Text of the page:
I have been blessed to have some incredible educators in my life, but recently I have had a serious appreciation for one high school class and teacher in particular.
Flash forward to present day: about two months ago I was presented with an incredible opportunity to take over the entire marketing effort of a financial practice that manages an incredible amount of money; legally I cannot tell you how much, but trust me, it’s a lot.
I am not a marketing major. My degree is in finance and economics which landed me in the office I am now, but my marketing background is limited. It is something that has appeared to come to me naturally at this point in my life, but to be honest, it isn’t a natural talent, it was something I had to work at and develop and I owe it to my writing ability.
In my Junior year of high school I took AP English Language Composition. It was about as dreadful as it sounds. It is a class that is essentially built around developing an effective argument on paper. A complete breakdown of argument and logic. To the intellectual it sounds interesting when you put it like that, but the logistics involved are anything but. It is brutal. A grueling process and deconstruction of the English language.
It takes a special brain to appreciate this type of study – I didn’t have that. The work in this class for me was… painful at best.
Fortunately I had the most incredible teacher – Betty Tuso. Ms. Tuso was and will always be one of my heroes. She is the model teacher. Passionate about her subject and her students.
It was her passion for her subject – and in me as a person – that forced me to give the attention to syntax and diction; a topic that many people avoid like the plague. But, because of this class, Ms. Tuso and her love of teaching, that I am where I am today. Again, I am not a marketing guru, but because of this class I learned to develop an effective argument and write like a champ. This skill landed me the dream job for a college student. Not too many people can claim the title of Marketing Director at the age of 21.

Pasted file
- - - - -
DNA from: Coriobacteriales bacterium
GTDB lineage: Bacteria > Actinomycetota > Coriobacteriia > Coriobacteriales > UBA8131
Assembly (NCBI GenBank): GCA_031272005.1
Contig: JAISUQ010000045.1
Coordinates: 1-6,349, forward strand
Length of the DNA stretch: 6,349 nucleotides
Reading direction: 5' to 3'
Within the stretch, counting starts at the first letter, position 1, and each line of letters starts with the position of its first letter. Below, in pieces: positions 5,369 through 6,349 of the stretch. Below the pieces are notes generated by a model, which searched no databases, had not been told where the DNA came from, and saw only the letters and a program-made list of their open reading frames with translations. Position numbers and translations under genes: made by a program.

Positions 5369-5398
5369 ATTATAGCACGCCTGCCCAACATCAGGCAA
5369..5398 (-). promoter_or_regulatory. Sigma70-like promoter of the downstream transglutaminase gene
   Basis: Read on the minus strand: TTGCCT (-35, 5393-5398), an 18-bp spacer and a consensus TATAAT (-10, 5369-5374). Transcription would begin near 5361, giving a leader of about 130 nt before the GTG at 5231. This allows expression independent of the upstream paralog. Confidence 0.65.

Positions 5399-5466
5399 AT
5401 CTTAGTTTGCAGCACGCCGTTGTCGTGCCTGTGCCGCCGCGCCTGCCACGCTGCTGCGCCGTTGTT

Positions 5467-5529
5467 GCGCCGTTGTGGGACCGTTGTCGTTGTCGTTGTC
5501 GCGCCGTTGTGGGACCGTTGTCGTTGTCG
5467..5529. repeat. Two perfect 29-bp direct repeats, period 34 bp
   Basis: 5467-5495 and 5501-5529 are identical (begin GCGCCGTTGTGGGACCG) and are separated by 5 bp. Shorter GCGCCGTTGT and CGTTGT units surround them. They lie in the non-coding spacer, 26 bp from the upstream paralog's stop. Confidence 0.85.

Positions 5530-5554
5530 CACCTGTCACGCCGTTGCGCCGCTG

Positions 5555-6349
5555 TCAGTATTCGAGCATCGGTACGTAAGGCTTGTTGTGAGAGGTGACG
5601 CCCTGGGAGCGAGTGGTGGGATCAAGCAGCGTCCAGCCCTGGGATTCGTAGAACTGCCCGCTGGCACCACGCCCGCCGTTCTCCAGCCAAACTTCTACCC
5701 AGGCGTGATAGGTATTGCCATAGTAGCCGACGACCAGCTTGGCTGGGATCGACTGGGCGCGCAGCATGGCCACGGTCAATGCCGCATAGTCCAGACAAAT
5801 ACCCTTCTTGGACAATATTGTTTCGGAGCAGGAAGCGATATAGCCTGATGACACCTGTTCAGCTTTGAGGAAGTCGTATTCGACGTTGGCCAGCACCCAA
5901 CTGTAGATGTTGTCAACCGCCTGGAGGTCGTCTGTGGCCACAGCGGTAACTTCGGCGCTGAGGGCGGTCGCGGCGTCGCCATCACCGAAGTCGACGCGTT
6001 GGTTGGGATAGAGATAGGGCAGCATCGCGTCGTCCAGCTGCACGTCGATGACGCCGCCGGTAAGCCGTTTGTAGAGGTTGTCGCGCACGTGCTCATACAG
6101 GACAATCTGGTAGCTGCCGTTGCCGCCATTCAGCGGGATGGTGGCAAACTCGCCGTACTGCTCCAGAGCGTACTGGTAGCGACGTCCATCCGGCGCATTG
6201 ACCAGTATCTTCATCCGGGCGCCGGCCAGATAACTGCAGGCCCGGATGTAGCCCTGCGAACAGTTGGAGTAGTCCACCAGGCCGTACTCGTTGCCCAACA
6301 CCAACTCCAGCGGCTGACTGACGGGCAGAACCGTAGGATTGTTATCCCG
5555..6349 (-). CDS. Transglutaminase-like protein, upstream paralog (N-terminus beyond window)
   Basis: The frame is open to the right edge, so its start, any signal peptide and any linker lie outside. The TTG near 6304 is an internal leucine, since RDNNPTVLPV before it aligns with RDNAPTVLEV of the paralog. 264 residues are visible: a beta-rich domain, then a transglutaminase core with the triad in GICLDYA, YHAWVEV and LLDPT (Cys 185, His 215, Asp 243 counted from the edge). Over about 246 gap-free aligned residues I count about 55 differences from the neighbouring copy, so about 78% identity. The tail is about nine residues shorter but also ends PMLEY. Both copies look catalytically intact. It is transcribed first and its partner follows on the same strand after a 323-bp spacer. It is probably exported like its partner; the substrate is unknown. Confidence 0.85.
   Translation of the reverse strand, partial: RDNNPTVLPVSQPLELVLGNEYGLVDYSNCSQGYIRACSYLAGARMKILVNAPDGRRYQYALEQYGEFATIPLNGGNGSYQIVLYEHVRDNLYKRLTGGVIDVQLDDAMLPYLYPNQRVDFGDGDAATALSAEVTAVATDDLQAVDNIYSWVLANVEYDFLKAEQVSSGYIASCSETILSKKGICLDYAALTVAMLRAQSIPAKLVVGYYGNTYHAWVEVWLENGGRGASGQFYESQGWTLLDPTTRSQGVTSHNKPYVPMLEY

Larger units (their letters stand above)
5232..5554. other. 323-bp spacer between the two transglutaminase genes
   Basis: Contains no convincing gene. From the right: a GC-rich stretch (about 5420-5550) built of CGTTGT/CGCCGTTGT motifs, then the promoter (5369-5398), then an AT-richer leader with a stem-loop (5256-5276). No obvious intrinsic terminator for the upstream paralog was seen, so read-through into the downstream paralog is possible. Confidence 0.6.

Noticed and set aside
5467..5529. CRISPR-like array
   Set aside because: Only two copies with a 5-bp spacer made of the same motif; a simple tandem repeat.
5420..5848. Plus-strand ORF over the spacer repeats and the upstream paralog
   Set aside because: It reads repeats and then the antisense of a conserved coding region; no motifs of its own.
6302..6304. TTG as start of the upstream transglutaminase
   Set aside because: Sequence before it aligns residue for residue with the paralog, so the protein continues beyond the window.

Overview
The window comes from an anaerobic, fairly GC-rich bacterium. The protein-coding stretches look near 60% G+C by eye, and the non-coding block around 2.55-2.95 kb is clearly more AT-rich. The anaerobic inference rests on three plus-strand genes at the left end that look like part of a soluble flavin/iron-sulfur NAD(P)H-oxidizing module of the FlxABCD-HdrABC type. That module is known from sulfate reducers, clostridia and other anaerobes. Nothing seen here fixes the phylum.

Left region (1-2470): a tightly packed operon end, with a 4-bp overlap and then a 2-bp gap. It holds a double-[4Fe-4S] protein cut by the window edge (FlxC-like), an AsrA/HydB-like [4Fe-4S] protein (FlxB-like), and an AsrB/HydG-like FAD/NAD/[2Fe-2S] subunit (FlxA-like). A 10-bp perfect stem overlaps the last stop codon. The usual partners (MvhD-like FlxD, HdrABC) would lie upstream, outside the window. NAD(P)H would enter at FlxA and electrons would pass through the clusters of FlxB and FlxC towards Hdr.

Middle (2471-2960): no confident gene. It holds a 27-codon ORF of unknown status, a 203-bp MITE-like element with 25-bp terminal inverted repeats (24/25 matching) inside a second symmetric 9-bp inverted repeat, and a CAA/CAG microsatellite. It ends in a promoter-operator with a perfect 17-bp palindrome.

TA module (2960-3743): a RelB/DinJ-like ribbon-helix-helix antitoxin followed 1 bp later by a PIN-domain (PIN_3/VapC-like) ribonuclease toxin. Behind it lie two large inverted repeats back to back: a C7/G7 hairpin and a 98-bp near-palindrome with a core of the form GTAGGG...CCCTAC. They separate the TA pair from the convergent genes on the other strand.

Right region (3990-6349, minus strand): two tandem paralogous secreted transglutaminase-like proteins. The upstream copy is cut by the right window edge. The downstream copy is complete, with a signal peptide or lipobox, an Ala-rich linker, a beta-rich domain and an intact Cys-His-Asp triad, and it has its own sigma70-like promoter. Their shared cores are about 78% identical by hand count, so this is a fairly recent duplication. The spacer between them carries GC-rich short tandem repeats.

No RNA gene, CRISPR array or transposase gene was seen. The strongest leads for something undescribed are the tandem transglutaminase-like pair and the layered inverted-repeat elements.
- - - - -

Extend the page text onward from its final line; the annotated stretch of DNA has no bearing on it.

Now, despite Ms. Tuso’s expected chagrin, my grammar still leaves a lot to be desired, but the fundamentals of persuasive writing are still there (I also owe a massive thank you to Mary Groves for my professional writing skills).
My point here is this. I’ve done a lot in life to this point even though I’m still basically a kid. I’m not bragging. I am saying thank you. I wouldn’t be here without you.
Saying thank you is important.
You never sugar coated it. When I was wrong, I was wrong. When I wasn’t preforming, you let me know. When the quality wasn’t there, it wasn’t there and while at times I severely disliked you for pushing me to the limit and being so tough I realize now that I owe you everything.
Thank you to the incredible educators that I’ve had. You irritated me. You made me feel uncomfortable and pressured, but you never made me feel inadequate. You pushed me to achieve things I didn’t think I could. And because of that, I am on a journey that I could have only dreamed of – because of you.